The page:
- Wednesday 9 November 2022, 13:00
- Clothworkers North G12 (and zoom)
Deaf community ownership of endangered sign language revitalisation
Jill Jones, obo Deaf Experience Ltd (DEX) – formerly Deaf Ex-Mainstreamers Ltd.
Sign languages are well researched visuospacial languages highly suited to deaf people for meaning and symbolic value: deaf people are in their natural element when they sign, just as hearing people are when they speak. Despite a plethora of research within the multiple academic fields of linguistics there had been no recognition that the continuity of sign languages’ cultures and heritage is endangered as replacement levels fall because sign languages are not mother tongue languages: throughout the world almost all deaf children are born to hearing parents who do not sign.
Technological advances to aid residual hearing have raised expectations that deaf children hear more than they actually do without acknowledging that a great deal of information is missed. Deaf children are likely to have reduced spoken language lexicography, challenges acquiring phonological skills and struggle with the speech forms of spoken language, finding it difficult to remember spoken information and experiencing challenges with working memory (Schein 1996; Bess et al. 1998; Bess & Tharpe, 1986, 1988; Blair et al. 1985; Bovo et al. 1988; Brookhouser et al. 1991; Culbetson & Gilbert 1986; Davis et al. 2001, 1986; Klee & Davis-Dansky 1986; Lieu 2004; Moeller 2000; Oyler et al. 1987; Yoshinaga-Itano et al. 1998; Richardson et al. 2010; Mason 1997; Shirin et al. 2011; Most et al. 2011; Vostanis et al. 1997, amongst many other research studies). Only approximately 9% of 51,600 deaf children in the UK are learning British Sign Language (BSL) with English or Welsh spoken languages (Consortium of Research Into Deaf Education – CRIDE, 2021). Of the 9% of deaf child BSL users 7% use a mixture of sign and spoken languages together and so does not constitute a pure sign language.
This new study builds on the published work undertaken on behalf of the Deaf Ex-Mainstreamers (DEX) charity, the findings of which were that BSL is severely endangered. This was measured by using Fishman’s Graded Intergenerational Disruption Scale (GIDS), UNESCO’S Language Vitality and Endangerment (LVE, 2003) and Lewis and Simon’s Expanded GIDS (EGIDS). In addition, the previous study in BSL’s language endangerment analysed the enactment of sign language legislation throughout the world, finding that replacement levels do not rise despite attempts to raise status and promote them.
DEX’s recommendations are that BSL is treated in order to reverse language shift. To do this immediate intervention is crucial to ensure that all parents of deaf children are universally provided with rich information about the manifold benefits of their child learning BSL and English bilingualism. This is modelled on the successful Welsh language revival plan for new parents in Wales to access to Welsh-medium education.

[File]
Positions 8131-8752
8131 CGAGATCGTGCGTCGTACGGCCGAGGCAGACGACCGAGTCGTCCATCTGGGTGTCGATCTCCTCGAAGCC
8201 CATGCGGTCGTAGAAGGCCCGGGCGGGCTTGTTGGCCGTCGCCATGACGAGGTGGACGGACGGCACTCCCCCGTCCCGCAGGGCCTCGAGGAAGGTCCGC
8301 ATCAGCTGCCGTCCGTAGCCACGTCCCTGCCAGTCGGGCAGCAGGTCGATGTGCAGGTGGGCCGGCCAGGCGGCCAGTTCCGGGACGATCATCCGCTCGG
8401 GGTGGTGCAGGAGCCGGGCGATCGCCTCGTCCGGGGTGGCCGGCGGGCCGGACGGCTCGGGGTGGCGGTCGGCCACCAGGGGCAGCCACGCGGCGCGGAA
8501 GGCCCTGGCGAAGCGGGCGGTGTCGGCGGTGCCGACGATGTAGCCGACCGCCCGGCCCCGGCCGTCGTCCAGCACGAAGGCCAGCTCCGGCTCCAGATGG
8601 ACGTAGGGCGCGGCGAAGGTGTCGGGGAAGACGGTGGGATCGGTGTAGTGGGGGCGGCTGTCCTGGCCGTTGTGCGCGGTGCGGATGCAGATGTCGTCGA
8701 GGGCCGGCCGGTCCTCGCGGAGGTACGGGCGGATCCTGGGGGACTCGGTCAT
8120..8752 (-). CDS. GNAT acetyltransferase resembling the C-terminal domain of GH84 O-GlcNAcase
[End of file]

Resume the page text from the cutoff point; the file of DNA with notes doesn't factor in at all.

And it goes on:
From 2014 a cross party group of Members of Parliament requested leadership from DEX to draft a BSL Bill with other deaf organisations. DEX led with protracted calls to grant BSL the status of a language in danger. The consequence of this was the passing of the BSL Act 2022. BSL is a legally recognised language in the United Kingdom (UK). However, no provisions were made in the BSL Act for the protection of BSL.
To address this sorely missed opportunity this new study will look at the discourse that speakers (and in this case, signers too) should be the authors of language transmission despite the findings that speakers do not show much, if any, interest in the revitalisation of their languages. It will consider any reasons with regards to minority language communities’ attitudes towards reversing language shift and the concept of defensive culture. Institutional barriers in the UK have negatively impacted on activities / initiatives aimed at reversing language shift. This is (in part) due to the division imposed by the educational system within the deaf community, between deaf schools’ alumni who claim community ownership of BSL and Deaf Identity, and BSL users who attended mainstream schools.
The study aims to demonstrate that in order to establish an alternative form of transmission of BSL to compensate for the absence of mother tongue transmission, it is imperative to establish a deaf research community-led initiative, which promotes knowledge of BSL revitalisation among both deaf people and the state. This would ensure the wellbeing of future generations of deaf children and the survival of the deaf community and its language.
Jill Jones is congenitally deaf, qualified to Master of Arts degree level in Management, undertook an uncompleted BSL Studies Master degree course at the University of Durham; she was the only deaf person in a small group to pass the first accreditation
in BSL. She has 57 years of experience of social work and management with deaf people, BSL curriculum development and teaching, research, editing and authorship of books, papers and reports, advocacy and voluntary experience in the deaf community and involvement in the disability community.